If you think that your hair is becoming thinner or you’re noticing small bald patches on your scalp, you may be experiencing female hair loss. Did you know roughly 50% of women will experience hair loss in their lifetime? Hair loss comes in many different forms, each with its own set of reasons.
It is always recommended to consult a doctor, dermatologist, or trichologist as soon as possible, as they will be able to point you in the right direction. It is also valuable to educate yourself on the causes and symptoms of female hair loss and the various treatments, both medical and non-medical, on offer.
What defines female hair loss?
Hair loss in women is exactly what it sounds like: when a woman has an unexpected and significant loss of hair. Humans typically lose between 50 and 100 single hairs everyday, depending on their genetic makeup; if you are losing more than 125 hairs everyday, this may be hair loss.
It is important to note that hair shedding is different to hair loss, and is a normal aspect of the body’s natural equilibrium; this refers to certain hairs falling out while others grow to maintain this balance. Hair loss occurs when this delicate balance is disrupted – that is, when more hair falls out and less hair grows back in.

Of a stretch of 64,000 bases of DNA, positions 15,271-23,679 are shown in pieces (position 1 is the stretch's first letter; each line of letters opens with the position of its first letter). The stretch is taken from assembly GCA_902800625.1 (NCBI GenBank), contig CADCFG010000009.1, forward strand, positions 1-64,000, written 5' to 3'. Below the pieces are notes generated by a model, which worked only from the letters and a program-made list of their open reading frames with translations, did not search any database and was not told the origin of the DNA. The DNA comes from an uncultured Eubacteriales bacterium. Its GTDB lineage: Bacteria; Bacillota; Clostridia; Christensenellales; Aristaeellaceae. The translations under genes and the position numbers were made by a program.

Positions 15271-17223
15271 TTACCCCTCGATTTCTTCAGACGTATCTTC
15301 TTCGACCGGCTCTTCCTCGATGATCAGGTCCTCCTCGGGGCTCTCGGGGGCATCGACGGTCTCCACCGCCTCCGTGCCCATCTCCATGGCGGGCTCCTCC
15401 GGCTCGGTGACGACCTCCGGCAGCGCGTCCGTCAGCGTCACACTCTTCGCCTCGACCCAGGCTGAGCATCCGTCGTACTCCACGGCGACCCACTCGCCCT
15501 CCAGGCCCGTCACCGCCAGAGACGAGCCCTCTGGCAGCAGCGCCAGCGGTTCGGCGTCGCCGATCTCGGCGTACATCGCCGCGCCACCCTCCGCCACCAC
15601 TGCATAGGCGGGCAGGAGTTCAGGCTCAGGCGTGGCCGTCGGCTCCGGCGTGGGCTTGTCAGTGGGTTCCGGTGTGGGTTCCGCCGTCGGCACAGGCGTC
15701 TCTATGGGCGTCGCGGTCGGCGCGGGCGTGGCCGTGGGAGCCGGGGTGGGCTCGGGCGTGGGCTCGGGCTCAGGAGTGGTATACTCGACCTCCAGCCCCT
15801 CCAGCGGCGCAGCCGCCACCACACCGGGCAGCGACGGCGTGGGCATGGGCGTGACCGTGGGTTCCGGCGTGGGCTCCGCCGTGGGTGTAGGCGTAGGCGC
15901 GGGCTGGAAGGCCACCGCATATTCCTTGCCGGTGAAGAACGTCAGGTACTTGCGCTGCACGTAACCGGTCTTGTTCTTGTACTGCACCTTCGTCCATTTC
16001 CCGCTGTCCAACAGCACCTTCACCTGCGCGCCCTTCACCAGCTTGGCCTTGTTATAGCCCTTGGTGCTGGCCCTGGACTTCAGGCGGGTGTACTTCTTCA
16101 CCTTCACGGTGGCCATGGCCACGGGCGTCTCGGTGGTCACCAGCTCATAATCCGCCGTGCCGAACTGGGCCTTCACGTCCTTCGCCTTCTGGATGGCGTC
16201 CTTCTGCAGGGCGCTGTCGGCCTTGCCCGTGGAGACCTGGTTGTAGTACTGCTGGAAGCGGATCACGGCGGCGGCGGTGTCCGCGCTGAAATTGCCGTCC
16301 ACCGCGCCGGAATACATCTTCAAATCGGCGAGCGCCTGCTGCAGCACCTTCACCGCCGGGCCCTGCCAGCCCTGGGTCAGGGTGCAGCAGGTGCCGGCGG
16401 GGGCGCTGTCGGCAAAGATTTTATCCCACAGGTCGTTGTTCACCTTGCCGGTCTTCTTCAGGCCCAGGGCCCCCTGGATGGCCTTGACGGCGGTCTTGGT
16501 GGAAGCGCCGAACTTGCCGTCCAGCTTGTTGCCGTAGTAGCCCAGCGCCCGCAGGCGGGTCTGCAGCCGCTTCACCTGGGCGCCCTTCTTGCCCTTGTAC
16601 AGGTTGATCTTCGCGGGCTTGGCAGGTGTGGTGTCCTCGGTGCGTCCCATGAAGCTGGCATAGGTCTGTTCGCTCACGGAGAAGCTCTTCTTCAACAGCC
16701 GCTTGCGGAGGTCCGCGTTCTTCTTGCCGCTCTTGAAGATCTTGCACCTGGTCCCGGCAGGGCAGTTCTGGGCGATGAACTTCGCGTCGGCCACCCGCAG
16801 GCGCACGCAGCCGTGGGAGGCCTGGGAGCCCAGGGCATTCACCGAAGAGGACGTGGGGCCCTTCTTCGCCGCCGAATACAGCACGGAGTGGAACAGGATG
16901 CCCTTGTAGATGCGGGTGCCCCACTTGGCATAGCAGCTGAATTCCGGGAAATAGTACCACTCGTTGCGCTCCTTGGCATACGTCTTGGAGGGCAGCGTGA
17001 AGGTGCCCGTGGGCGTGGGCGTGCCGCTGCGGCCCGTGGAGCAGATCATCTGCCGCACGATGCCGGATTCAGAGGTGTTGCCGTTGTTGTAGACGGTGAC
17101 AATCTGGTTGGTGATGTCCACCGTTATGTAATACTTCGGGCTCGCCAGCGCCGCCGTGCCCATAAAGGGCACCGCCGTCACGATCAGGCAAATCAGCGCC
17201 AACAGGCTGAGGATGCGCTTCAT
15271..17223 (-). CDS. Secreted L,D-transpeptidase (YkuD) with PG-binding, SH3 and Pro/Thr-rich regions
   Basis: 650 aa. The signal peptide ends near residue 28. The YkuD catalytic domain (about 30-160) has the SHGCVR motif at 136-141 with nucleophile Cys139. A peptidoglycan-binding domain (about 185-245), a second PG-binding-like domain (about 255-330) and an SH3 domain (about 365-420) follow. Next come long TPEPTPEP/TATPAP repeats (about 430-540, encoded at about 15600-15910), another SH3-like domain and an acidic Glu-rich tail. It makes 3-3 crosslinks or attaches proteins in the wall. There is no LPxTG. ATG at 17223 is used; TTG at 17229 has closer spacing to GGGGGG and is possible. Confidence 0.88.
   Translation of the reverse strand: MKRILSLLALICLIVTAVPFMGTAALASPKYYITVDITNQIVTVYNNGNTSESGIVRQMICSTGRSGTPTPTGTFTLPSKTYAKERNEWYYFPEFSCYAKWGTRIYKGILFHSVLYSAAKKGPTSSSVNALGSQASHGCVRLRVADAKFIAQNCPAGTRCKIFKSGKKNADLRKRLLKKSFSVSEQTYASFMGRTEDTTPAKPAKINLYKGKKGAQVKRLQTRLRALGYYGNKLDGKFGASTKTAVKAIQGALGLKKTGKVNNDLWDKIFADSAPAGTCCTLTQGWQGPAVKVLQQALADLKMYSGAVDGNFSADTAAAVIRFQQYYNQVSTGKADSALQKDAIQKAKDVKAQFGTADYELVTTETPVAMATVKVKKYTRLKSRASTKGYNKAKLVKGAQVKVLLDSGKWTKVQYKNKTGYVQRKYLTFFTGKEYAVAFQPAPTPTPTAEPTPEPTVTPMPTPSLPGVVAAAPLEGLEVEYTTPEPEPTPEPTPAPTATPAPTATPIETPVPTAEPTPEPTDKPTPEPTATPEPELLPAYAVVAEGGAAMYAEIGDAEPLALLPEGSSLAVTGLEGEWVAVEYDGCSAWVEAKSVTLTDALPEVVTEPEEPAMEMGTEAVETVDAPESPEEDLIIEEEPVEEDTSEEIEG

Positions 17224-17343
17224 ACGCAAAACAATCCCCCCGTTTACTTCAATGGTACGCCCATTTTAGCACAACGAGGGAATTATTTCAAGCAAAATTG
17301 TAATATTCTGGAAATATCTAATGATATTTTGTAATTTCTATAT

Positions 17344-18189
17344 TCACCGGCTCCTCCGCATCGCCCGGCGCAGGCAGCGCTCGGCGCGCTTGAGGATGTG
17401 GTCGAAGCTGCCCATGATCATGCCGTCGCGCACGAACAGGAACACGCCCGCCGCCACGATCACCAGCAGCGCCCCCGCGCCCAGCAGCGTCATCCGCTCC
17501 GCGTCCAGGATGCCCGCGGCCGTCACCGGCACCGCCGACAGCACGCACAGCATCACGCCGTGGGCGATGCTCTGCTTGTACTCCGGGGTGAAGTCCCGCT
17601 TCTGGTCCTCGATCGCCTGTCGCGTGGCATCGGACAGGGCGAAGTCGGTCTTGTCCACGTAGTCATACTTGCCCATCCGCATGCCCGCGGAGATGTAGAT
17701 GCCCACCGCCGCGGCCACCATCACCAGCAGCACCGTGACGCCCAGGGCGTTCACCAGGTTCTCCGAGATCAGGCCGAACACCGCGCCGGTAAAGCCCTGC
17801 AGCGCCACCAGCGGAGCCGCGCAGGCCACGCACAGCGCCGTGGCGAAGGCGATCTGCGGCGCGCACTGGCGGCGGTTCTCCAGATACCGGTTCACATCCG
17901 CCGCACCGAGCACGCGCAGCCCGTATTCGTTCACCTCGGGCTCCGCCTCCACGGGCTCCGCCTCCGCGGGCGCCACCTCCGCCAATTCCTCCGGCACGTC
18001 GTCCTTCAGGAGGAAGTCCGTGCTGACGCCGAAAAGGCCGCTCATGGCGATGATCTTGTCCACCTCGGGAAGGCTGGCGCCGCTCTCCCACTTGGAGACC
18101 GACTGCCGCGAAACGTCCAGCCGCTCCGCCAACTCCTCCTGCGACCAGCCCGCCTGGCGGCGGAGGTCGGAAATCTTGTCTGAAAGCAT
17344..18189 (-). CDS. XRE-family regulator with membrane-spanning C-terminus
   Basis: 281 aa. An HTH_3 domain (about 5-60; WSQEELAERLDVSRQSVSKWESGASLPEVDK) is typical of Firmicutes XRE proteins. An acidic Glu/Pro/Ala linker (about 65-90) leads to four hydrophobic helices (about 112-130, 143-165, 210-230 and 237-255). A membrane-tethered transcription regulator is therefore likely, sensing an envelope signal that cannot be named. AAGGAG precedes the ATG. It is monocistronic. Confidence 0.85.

What are the different phases of hair growth?
- The anagen phase (or growing phase), which lasts between one and seven years. It is common for this phase to encompass around 85 percent to 90 percent of the hair on your head.
- The catagen phase (transitional phase), which lasts around one to three weeks. This signals the end of the active growth of the hair.
- The telogen phase ( resting phase), which lasts up to three months. The hair begins to fall out after this period.
Eyelashes, eyebrows, and arm and leg hair are examples of shorter hairs that have a brief anagen phase of around one month. In contrast, your scalp hair can grow for up to six years, and in some cases, much longer than that.